FCC Opens Rulemaking Promoting Interoperability in the Lower 700 MHz Band

By J. Bradford Currier

The Federal Communications Commission’s recent Notice of Proposed Rulemaking seeks comment on how to best achieve interoperability in the Lower 700 MHz Band. The NPRM responds to a 2009 petition for rulemaking filed by an alliance of small regional wireless providers operating in the lower A Block of the 700 MHz Band. The petitioners alleged that the mobile devices currently developed for major wireless carriers do not support operations in the lower A Block. The NPRM focuses on four key issues:

(1)        Interoperability Challenges

Supporters of the rulemaking assert that the lack of interoperability in the Lower 700 MHz Band prevents lower A Block licensees from using popular mobile devices and negotiating affordable roaming agreements. Opponents of the rulemaking respond that interoperability requirements would expose licensees in the nearby lower B and C Blocks to harmful interference and delay the deployment of mobile devices. The NPRM asks whether achieving interoperability in the Lower 700 MHz Band would improve lower A Block licensees’ access to new mobile devices and seeks data regarding previous mobile device and roaming agreements between lower A Block licensees and major device manufacturers. 

(2)        Interoperability Implementation            

Before imposing federal interoperability mandates, the NPRM asks whether the Lower 700 MHz Band licensees will be able to develop a voluntary solution in a timely manner. The FCC seeks information relating to existing interoperability agreements between the Lower 700 MHz Band licensees as well as estimates regarding how long it would take an industry-wide accord to develop. Although the FCC would prefer an industry-led solution, it reserved the right to take direct action and require licensees to use mobile devices that can operate across the entire the Lower 700 MHz Band. Under an FCC-led solution, Lower 700 MHz Band licensees would have two years to achieve interoperability. The FCC would also “grandfather” the use of non-interoperable devices produced prior to the implementation of the proposed rules. The NPRM invites commentators to assess the costs and benefits of an industry-led voluntary solution versus top-down FCC regulation. The FCC also asks whether its interoperability inquiry should be expanded to encompass the entire 700 MHz Band.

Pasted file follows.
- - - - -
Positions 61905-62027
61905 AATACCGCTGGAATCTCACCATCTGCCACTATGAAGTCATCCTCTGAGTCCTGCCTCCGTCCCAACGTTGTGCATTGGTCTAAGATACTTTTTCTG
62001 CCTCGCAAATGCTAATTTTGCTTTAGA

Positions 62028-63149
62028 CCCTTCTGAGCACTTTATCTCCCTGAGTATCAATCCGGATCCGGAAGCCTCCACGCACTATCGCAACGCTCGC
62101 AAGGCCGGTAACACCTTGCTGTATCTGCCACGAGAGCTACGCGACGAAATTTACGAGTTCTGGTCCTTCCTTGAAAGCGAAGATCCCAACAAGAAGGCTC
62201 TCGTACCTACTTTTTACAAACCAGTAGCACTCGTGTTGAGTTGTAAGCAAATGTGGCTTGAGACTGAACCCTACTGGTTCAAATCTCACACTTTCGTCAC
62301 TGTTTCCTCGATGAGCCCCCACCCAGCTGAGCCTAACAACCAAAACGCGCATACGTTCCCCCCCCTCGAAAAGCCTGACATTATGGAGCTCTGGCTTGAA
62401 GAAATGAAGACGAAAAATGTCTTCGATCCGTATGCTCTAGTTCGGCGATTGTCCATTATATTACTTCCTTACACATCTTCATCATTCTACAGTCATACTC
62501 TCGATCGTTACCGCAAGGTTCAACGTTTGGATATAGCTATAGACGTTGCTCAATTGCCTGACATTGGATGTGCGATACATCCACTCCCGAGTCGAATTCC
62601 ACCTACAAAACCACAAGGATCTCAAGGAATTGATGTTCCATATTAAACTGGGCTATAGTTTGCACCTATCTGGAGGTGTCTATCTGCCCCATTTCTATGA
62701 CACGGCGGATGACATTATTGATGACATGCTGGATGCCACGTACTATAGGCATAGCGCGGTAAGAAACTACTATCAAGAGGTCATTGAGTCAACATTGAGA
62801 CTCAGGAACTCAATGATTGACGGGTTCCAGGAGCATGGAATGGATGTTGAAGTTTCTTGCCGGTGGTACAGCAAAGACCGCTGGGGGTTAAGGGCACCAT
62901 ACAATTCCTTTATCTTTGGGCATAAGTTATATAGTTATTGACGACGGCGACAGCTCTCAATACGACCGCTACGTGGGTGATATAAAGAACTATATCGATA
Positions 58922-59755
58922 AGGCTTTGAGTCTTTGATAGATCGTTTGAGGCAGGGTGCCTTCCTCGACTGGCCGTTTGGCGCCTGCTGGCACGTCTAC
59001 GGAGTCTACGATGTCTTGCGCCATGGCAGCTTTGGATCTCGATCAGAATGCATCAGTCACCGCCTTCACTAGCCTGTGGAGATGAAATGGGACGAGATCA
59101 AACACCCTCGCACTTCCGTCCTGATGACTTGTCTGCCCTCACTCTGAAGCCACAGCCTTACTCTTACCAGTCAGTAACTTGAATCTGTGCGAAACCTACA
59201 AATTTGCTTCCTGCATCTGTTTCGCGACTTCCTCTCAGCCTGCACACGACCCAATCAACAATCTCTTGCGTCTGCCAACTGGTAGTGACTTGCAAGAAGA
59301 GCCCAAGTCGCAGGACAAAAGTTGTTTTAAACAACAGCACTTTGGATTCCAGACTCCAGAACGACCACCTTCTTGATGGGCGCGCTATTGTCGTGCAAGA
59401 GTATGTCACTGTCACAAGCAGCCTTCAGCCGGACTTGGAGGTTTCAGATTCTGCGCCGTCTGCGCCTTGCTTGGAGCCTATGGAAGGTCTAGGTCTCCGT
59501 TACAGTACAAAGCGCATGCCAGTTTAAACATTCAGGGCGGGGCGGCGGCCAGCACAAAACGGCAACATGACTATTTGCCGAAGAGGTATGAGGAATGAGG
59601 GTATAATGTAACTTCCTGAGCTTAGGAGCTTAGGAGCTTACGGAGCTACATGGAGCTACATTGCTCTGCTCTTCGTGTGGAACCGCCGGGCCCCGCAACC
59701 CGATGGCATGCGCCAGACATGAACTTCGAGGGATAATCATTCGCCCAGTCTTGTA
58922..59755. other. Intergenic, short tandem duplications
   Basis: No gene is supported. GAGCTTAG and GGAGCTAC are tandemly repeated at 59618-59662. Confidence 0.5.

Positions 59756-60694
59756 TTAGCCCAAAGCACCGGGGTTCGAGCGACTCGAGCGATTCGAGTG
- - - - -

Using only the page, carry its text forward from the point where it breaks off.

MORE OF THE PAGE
(3)        Mobile Broadband Deployment

The NPRM suggests that Lower 700 MHz Band interoperability would spur competition in advanced broadband services, especially in rural areas. Opponents of the rulemaking argue that the interoperability requirement would impose unreasonable burdens on current Lower 700 MHz Band build-out plans, degrade mobile device performance, and require significant additional costs. The FCC seeks industry input on the effects of an interoperability requirement on mobile broadband deployment and device performance.

(4)        Legal Authority

The NPRM seeks comment on whether the FCC possesses sufficient regulatory authority to impose an interoperability requirement in the Lower 700 MHz Band. The FCC noted that it may regulate the contractual arrangements of wireless providers in order to prevent unjust and unreasonable discrimination. The FCC also referenced its authority to promote the timely deployment of advanced telecommunications technologies, modify wireless licenses, and manage the use of wireless spectrum.

Once the NPRM is published in the Federal Register, parties will have 60 days to comment. 

FCC Proposes Flexible Use of 2 GHz Band Spectrum

By J. Bradford Currier

Under its recent Notice of Proposed Rulemaking and Notice of Inquiry, the Federal Communications Commission seeks to increase the supply of spectrum for mobile broadband use by permitting flexible use of 40 MHz of spectrum located in the 2 GHz Band currently licensed for Mobile Satellite Service. Specifically, the proposed rules would allow terrestrial mobile broadband service in what the FCC termed the “AWS-4 Spectrum,” located at 2000-2020 MHz and 2180-2200 MHz. The NPRM/NOI covers four key areas:

(1)         AWS-4 Spectrum Band Plan